The Embracer Group, which slowly buy every video game publisher and studio on the markethave just announced that they have acquired Middle-earth Enterprises, the company that owns the large and small screen rights to most of JRR Tolkien’s major works, including Lord of the Rings and the hobbit.
Some background (and please be patient, this gets complicated): Middle-earth Enterprises was a division of The Saul Zaentz Company, a Hollywood production studio that in 1976 secured the rights to virtually everything to do with Tolkien except the publication of the books themselves. Those rights were used to make the 1978 animated film and have never been fully sold since then only licensed to other companies — an operation overseen by Middle-earth Enterprises.
That means everything from Peter Jackson’s movies to EA’s only video games (expensive) to lend the Lord of the Rings license (Amazon’s upcoming TV series, meanwhile, is a completely different story). Ultimate ownership was still with The Saul Zaentz Company and included “an extensive catalog of intellectual property and worldwide rights to films, video games, board games, merchandising, theme parks and stage productions relating to the iconic literary fantasy works The Lord of the Rings trilogy and The Hobbit by J.R.R. Tolkien”.
Or, it did. Until now.
The Saul Zaentz Company put forward the sale of their rights for a dazzling $2 billion earlier this yearand while Embracer’s purchase price wasn’t disclosed in their announcement, you’d assume the price they paid would be somewhere in that ballpark. [Update: in a separate announcement, Embracer say the total cost for all the acquisitions they made today was SEK8.2 billion, which is around USD$770 million].
As the announcement saysthe purchase includes pretty much everything you would associate with Lord of the Rings beyond publishing the books themselves (the rights of which are owned by HarperCollins), including:
Major upcoming works set in Middle-earth, in which Middle-earth Enterprises has financial interests, include the critically acclaimed Amazon series The Lord of the Rings: Rings of Power which premieres on September 2, 2022 and takes place thousands of years earlier the hobbit and Under the spell of the Ring; the animation film The Lord of the Rings: The War of the Rohirrim (Warner Bros), slated for release in 2024, and the mobile game The Lord of the Rings: Heroes of Middle-earth (Electronic art).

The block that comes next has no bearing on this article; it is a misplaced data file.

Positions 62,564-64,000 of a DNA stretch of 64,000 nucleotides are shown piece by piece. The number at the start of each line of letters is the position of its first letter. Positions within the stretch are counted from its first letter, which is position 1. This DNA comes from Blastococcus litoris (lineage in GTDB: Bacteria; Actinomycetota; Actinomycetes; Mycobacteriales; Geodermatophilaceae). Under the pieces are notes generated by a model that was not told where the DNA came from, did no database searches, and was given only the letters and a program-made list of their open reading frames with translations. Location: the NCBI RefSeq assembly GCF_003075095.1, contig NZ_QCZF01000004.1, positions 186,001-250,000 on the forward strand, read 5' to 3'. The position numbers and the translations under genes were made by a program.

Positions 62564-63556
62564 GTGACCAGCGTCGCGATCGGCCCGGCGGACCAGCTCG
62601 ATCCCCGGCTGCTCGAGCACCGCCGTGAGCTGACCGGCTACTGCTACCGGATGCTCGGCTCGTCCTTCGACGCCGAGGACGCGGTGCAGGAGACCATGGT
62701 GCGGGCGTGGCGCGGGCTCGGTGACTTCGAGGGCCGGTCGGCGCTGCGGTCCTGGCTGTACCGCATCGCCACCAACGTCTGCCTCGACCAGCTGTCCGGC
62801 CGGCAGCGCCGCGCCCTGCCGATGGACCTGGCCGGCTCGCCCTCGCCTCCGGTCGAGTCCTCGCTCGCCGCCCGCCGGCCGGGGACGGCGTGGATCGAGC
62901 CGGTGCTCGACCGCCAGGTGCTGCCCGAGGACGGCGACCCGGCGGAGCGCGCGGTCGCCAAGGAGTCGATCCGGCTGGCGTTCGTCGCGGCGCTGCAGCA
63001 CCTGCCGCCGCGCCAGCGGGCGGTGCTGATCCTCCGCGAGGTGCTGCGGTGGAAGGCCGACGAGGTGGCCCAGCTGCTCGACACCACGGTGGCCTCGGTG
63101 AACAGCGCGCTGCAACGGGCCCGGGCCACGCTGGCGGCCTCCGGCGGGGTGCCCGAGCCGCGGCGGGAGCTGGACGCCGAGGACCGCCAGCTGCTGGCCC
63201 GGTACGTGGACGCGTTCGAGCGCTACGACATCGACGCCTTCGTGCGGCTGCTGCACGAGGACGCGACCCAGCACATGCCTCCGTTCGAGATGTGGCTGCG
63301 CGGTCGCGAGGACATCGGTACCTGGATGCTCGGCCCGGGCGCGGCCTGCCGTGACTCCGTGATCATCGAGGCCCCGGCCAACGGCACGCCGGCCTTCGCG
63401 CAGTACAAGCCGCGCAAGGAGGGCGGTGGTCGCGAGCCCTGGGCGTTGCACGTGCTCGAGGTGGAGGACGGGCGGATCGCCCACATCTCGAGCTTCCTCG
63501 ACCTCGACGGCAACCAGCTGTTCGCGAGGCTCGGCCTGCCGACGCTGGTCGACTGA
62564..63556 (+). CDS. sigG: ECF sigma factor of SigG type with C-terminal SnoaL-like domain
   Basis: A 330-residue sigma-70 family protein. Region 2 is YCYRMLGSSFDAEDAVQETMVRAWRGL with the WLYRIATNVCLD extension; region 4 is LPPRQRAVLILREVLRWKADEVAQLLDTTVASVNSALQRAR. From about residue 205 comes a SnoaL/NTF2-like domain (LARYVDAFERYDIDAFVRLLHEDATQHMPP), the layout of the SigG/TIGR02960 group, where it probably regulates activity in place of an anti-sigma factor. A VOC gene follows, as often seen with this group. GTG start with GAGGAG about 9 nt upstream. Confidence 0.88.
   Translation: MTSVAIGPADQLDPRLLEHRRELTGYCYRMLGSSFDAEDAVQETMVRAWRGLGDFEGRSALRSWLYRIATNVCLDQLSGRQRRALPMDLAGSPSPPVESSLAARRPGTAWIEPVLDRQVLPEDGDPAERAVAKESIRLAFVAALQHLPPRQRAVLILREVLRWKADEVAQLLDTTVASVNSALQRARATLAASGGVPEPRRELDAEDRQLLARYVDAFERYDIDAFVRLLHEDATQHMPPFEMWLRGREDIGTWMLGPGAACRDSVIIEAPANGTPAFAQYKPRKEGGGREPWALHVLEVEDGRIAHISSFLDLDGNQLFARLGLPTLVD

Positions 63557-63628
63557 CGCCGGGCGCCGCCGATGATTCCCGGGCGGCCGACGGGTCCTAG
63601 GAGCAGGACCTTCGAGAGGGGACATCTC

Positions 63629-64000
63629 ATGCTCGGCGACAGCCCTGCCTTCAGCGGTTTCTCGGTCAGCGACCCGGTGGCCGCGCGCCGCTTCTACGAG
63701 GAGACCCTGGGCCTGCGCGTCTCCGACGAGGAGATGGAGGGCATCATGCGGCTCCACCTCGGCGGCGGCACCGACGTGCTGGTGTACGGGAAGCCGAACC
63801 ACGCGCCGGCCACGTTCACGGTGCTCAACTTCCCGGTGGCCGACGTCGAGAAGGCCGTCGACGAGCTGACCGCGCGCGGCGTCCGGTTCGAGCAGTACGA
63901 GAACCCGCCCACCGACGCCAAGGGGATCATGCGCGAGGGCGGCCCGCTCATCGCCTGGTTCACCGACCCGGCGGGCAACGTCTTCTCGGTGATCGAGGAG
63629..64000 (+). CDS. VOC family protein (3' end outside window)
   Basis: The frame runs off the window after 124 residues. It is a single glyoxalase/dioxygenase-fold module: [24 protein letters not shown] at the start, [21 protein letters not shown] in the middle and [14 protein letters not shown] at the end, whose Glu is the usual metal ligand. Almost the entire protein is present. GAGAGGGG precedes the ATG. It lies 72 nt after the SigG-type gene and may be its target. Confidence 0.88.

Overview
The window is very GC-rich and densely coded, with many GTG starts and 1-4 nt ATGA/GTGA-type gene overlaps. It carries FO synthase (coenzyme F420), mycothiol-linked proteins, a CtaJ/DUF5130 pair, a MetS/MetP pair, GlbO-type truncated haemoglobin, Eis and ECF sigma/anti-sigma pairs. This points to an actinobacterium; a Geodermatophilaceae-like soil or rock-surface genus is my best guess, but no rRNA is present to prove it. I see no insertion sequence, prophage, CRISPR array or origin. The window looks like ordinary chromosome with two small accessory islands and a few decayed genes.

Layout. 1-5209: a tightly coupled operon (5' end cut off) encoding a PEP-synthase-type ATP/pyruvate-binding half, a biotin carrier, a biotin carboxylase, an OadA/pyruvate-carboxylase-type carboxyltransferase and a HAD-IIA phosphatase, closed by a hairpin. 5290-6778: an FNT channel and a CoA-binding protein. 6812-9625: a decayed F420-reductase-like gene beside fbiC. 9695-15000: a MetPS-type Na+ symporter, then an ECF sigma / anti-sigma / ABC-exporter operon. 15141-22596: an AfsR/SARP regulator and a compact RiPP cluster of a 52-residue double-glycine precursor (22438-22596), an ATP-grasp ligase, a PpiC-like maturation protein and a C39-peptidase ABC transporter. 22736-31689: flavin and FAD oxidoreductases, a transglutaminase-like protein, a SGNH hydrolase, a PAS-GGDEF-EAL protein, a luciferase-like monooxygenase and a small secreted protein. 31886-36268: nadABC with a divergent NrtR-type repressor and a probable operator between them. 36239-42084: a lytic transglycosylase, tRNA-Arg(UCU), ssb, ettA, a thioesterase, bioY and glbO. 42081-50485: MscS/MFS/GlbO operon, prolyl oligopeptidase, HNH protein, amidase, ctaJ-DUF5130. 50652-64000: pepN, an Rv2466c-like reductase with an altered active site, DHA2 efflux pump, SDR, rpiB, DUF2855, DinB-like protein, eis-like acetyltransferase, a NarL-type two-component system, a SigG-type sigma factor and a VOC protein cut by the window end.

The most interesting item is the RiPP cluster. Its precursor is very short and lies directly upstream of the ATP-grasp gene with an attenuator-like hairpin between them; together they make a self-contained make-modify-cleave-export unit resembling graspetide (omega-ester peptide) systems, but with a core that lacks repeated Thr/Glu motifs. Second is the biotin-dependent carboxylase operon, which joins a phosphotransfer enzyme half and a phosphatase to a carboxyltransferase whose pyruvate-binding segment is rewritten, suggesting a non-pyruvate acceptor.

Please note that by purchasing Middle-earth Enterprises itself, Embracer does not necessarily have to cancel or reassign any existing Lord of the Rings rights agreements. Warner Bros. has had the film license since the 90s, for example the trilogy of Peter Jackson was made, and the coming anime is clearly untouched as it is specifically highlighted in Embracer’s announcement.
What Embracer would like to do with the license in the future is also stated in the press release:
Other opportunities include exploring additional films based on iconic characters such as Gandalf, Aragorn, Gollum, Galadriel, Eowyn and other characters from JRR Tolkien’s literary works, continuing to provide fans with new opportunities to explore this fictional world through merchandising and other experiences .
With Embracer owning a ton of video game studios as well as board game company Asmodee (which in turn owns Fantasy Flight), you can expect a ton of licensed games to follow as well (note that Asmodee already owns the Lord of the Rings board game license).
It wouldn’t be an Embracer announcement, of course, with news that in addition to acquiring Middle-earth Enterprises, the company has also bought a ton of other things today, including physical copy specialists Limited Run Games, Tripwire Interactive (Killing Floor, chivalry), Tuxedo Labs (Cracks) and, in a bizarrely poetic move given the buyers in question, the Japanese studio Tatsujin. Their boss is Masahiro Yuge, a co-founder of Toaplan, the developers of Zero Wingthe game where the meme “All your base is ours” comes from.
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